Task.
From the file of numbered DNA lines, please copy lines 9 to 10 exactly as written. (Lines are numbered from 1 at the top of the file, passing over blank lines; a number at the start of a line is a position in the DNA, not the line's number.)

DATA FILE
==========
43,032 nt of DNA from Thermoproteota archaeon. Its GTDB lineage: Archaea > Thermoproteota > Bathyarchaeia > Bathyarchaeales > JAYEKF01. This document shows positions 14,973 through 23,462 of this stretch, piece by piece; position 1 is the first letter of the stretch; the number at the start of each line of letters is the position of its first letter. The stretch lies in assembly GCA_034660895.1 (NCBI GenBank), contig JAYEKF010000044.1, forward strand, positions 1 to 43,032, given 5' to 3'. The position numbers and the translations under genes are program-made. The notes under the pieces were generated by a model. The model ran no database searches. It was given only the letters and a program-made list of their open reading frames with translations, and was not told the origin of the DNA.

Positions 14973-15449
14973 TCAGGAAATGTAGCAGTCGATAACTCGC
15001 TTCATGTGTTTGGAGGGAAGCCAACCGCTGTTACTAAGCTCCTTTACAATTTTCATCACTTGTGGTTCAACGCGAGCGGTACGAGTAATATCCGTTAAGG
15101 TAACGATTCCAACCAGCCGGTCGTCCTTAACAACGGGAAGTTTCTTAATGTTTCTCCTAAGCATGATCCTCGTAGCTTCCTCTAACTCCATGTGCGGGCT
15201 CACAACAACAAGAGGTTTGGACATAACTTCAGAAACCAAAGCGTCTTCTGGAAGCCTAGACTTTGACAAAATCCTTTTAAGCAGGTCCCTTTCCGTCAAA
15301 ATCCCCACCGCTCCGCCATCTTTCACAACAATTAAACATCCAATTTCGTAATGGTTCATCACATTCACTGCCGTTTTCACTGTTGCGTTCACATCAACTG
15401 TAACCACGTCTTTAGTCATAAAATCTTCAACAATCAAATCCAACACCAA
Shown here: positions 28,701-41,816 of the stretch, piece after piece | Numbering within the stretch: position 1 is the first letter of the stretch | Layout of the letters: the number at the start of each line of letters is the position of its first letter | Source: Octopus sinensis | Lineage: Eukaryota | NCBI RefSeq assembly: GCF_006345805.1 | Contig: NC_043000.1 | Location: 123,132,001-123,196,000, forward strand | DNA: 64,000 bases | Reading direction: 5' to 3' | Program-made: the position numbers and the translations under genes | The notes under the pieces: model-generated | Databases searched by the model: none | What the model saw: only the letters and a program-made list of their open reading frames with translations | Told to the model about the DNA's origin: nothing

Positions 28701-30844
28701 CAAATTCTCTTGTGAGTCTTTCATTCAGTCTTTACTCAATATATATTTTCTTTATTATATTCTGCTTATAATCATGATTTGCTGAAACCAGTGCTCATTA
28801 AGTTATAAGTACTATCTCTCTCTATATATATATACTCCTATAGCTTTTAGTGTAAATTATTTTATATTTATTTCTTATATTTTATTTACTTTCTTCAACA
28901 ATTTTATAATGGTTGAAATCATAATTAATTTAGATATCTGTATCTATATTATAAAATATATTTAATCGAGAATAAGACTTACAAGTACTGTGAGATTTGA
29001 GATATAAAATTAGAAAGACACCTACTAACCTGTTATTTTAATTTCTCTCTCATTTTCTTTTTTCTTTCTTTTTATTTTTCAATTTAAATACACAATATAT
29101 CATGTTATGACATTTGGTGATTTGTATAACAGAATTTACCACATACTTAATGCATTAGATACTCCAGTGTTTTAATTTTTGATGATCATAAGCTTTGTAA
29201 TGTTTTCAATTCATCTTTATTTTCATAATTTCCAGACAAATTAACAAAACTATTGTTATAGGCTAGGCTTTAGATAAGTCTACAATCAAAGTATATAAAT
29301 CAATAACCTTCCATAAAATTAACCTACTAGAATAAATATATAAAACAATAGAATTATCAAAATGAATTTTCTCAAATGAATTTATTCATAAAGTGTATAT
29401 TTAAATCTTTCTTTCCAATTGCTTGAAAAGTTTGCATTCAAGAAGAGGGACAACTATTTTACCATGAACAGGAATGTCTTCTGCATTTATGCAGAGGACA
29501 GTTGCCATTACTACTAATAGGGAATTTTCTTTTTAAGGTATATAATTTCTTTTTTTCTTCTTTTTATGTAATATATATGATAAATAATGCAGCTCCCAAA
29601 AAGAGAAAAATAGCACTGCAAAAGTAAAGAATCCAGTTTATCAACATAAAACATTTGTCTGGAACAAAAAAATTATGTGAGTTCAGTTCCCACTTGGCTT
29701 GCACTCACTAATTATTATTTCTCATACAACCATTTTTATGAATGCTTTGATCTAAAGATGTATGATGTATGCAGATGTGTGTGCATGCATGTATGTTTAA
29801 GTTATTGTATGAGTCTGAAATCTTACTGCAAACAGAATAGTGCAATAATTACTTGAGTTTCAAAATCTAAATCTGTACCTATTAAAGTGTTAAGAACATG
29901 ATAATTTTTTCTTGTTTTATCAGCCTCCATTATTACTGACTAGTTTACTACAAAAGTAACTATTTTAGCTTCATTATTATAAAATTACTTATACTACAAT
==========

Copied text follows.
Shown here: positions 28,701-41,816 of the stretch, piece after piece | Numbering within the stretch: position 1 is the first letter of the stretch | Layout of the letters: the number at the start of each line of letters is the position of its first letter | Source: Octopus sinensis | Lineage: Eukaryota | NCBI RefSeq assembly: GCF_006345805.1 | Contig: NC_043000.1 | Location: 123,132,001-123,196,000, forward strand | DNA: 64,000 bases | Reading direction: 5' to 3' | Program-made: the position numbers and the translations under genes | The notes under the pieces: model-generated | Databases searched by the model: none | What the model saw: only the letters and a program-made list of their open reading frames with translations | Told to the model about the DNA's origin: nothing

Positions 28701-30844